House prices in the UK have risen at the fastest rate on record over the festive period.
According to the latest research by Rightmove, house prices have increased by 2.3 per cent as confidence increased in the market following the general election in December 2019.
The increase is the largest rise for the period between 13 December and 15 January since Rightmove began collecting data for its house price index in 2002.
65,000 properties were put up for sale in the UK during this period, with an average asking price of £306,810.
Additionally, the number of property sales that were agreed increased by 7.5 per cent year-on-year, with first-time buyer activity remaining strong.
HM Revenue & Customs (HMRC) data for transactions also showed a 4.3 per cent annual increase, with buyers encouraged by low borrowing costs.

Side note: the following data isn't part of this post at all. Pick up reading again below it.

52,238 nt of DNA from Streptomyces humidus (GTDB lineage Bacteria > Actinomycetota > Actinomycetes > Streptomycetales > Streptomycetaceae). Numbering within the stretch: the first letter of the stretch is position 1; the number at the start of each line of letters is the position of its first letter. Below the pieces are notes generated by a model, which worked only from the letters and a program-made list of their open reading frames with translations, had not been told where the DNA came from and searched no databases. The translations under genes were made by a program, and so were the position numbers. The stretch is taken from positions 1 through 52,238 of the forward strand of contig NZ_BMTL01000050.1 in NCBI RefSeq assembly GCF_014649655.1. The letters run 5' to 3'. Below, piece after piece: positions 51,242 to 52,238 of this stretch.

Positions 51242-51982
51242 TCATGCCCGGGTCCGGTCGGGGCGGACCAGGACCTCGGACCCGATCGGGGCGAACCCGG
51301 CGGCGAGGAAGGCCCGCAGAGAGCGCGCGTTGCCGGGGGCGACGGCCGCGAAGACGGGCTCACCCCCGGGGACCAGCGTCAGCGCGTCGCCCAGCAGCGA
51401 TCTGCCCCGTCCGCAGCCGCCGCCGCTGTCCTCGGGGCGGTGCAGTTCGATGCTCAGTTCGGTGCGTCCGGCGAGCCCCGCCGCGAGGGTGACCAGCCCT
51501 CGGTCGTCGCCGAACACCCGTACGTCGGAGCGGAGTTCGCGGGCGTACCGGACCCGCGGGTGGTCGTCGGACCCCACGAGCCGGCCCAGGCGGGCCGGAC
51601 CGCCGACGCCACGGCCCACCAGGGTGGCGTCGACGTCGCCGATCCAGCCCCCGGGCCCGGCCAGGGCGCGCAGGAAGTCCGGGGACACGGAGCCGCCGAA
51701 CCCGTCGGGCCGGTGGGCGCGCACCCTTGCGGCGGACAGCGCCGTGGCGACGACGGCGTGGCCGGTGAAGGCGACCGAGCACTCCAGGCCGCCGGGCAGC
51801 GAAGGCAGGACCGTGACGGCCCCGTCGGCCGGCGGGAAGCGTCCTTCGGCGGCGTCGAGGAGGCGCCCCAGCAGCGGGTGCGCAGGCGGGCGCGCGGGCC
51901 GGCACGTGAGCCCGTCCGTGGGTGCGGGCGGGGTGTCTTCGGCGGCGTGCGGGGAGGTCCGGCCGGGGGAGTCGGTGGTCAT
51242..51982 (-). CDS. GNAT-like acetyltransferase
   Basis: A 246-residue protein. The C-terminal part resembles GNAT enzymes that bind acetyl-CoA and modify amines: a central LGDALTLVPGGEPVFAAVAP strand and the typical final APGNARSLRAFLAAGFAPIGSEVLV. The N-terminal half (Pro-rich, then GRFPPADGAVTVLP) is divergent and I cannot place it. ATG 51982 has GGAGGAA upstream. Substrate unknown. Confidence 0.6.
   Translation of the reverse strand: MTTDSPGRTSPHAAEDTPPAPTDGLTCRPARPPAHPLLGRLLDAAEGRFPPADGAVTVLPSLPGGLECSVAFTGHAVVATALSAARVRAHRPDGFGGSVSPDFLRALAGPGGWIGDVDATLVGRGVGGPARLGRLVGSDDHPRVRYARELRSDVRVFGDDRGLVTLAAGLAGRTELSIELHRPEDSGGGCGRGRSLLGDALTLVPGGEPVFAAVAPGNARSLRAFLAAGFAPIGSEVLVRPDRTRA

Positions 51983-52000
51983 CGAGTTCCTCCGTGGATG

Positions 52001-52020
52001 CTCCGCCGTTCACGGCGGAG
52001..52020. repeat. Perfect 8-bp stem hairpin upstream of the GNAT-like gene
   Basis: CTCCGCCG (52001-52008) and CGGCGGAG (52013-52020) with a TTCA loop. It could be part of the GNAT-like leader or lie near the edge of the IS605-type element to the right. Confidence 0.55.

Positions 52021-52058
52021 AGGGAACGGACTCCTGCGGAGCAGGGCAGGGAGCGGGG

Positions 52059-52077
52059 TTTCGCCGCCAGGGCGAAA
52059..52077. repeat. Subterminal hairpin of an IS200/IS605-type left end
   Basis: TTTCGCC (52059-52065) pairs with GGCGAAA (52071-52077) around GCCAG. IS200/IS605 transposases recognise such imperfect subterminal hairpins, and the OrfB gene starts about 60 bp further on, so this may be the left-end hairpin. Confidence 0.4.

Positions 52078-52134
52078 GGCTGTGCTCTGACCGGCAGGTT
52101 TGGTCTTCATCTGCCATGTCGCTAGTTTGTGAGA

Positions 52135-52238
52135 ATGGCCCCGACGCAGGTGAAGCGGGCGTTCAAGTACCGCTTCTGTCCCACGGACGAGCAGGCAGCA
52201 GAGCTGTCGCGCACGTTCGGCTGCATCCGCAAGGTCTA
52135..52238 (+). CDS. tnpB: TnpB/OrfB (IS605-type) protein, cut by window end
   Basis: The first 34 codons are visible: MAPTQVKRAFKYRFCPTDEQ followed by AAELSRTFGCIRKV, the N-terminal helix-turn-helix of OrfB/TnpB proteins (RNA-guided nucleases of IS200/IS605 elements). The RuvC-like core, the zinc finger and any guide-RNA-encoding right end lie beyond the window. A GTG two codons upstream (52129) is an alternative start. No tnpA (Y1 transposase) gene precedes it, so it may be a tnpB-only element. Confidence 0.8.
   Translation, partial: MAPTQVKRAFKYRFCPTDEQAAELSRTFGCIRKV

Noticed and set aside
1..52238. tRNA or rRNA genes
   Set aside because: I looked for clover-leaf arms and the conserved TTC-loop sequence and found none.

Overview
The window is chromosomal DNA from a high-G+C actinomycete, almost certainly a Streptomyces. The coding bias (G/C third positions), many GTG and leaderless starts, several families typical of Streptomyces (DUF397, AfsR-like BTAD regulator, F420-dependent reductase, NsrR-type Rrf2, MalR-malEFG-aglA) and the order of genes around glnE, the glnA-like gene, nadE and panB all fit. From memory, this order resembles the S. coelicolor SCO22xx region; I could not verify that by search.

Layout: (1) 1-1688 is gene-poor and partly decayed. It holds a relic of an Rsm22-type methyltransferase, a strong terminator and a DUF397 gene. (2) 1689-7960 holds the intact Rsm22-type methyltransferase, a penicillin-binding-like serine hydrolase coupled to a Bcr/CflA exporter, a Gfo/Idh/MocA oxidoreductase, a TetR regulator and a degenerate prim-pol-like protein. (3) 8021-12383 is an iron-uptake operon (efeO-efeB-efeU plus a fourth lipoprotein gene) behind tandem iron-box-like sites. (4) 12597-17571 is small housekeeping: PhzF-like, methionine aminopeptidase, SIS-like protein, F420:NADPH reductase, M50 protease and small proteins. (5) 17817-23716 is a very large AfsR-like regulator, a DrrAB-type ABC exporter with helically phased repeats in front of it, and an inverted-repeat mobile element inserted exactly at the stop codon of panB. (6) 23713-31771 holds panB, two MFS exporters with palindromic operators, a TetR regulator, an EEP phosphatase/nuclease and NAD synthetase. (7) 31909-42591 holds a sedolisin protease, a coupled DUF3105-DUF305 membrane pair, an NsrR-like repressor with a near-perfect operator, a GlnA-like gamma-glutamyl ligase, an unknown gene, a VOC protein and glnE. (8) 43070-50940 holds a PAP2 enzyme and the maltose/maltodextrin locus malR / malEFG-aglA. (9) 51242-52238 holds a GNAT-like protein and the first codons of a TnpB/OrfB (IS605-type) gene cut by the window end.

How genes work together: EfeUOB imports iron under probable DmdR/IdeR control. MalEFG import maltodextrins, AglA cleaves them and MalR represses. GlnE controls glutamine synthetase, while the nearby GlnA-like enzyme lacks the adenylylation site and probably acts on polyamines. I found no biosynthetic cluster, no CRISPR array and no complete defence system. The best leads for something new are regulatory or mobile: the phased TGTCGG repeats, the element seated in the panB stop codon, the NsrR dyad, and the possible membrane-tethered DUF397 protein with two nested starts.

The housing market in England and Wales is expected to be strong in the opening months of 2020, with 2.2 per cent growth predicted in January and 3.5 per cent in February, with the average UK house price set to rise to £292,367.
Miles Shipside, Director at Rightmove, said: “First-time-buyer activity has remained strong, buoyed by cheap interest rates and the high costs of renting. The downside of this high demand is upwards price pressure, with the average price of a typical first-time-buyer property hitting a new record high.
“However, the annual rate of increase remains fairly modest at 1.6 per cent, less than the rate of growth in average earnings, so affordability has actually improved a little for first-time buyers.”